Inorganic phosphate has numerous biomedical functions. Regulated primarily by the kidneys, phosphate reaches abnormally high blood levels in patients with advanced renal diseases. Since phosphate cannot be efficiently removed by dialysis, the resulting hyperphosphatemia leads to increased mortality. Phosphate is also an important component of the environmental chemistry of surface water. Although required to secure our food supply, inorganic phosphate is also linked to eutrophication and the spread of algal blooms with an increasing economic and environmental burden. Key to resolving both of these issues is the development of accurate probes and molecular receptors for inorganic phosphate. Yet, quantifying phosphate in complex aqueous media remains challenging, as is the development of supramolecular receptors that have adequate sensitivity and selectivity for use in either blood or surface waters. Metal-based receptors are particularly well-suited for these applications as they can overcome the high hydration enthalpy of phosphate that limits the effectiveness of many organic receptors in water. Three different strategies are most commonly employed with inorganic receptors for anions: metal extrusion assays, responsive molecular receptors, and indicator displacement assays. In this review, the requirements for molecular receptors and probes for environmental applications are outlined. The different strategies deployed to recognize and sense phosphate with metal ions will be detailed, and their advantages and shortfalls will be delineated with key examples from the literature.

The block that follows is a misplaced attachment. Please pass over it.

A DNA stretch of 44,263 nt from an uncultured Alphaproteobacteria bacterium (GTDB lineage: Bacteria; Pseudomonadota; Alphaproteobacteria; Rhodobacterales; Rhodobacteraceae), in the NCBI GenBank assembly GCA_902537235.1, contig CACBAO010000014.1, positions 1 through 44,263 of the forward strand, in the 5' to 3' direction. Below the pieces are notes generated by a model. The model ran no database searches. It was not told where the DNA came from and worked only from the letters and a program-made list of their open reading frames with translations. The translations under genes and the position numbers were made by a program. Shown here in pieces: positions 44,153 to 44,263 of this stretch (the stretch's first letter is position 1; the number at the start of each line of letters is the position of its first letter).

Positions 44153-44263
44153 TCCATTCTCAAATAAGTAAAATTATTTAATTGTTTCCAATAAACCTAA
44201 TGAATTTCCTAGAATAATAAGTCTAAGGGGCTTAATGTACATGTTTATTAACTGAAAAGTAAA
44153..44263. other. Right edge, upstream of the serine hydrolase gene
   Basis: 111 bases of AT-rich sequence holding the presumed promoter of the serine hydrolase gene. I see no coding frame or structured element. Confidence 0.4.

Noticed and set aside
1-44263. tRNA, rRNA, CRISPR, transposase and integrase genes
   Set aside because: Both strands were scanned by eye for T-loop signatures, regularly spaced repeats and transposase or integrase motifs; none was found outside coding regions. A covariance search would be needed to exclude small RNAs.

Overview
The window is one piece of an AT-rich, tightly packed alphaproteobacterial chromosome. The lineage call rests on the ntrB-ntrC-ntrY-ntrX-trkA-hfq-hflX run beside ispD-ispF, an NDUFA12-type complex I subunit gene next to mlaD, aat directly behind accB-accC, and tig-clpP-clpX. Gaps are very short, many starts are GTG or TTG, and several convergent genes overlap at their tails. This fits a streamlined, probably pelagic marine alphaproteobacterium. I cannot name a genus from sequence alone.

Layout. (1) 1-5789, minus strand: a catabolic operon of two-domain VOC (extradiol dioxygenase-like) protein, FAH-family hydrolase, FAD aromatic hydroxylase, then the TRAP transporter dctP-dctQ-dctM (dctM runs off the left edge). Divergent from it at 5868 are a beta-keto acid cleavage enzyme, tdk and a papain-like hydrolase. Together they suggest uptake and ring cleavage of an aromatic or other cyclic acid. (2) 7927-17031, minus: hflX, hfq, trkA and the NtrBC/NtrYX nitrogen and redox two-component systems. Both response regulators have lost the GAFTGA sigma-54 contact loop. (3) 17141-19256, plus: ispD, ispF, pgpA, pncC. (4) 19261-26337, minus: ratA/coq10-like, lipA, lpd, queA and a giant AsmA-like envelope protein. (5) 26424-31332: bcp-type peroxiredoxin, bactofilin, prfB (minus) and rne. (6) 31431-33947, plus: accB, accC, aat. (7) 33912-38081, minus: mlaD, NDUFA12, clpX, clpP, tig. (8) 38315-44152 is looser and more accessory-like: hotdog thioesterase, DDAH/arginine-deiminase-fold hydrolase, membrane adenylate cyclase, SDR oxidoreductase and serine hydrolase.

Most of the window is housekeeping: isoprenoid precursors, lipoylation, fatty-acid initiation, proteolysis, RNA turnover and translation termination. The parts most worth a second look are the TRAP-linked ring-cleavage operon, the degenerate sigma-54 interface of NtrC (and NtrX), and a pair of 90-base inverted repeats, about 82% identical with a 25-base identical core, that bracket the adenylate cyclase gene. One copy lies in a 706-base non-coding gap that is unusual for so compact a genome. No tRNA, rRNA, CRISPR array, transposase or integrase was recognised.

Bibliographical noteFunding Information:
The authors acknowledge the support of the National Science Foundation provided by INFEWS N/P/H2O:SusChEM CHE-1610832.
Dr Pierre obtained her Diplôme d’Ingénieur from Lyon, France, in 2001. She then moved to the University of California at Berkeley where she received her PhD in 2005 under the supervision of Dr Kenneth Raymond on the development of high relaxivity gadolinium contrast agents for MRI. Following a postdoctoral scholarship with Jacqueline K. Barton at California Institute of Technology where she studied supramolecular recognition of DNA by metal complexes, she joined the University of Minnesota, Twin-Cities, in 2007. She is currently an Associate Professor of Chemistry and Medicinal Chemistry and is the recipient of a CAREER award from the NSF and the Edward Stiefel award in bioinorganic chemistry, and named an Emerging Investigator in Bioinorganic Chemistry by the American Chemical Society and a New Talent: Americas by the Royal Society of Chemistry.
© The Royal Society of Chemistry 2020.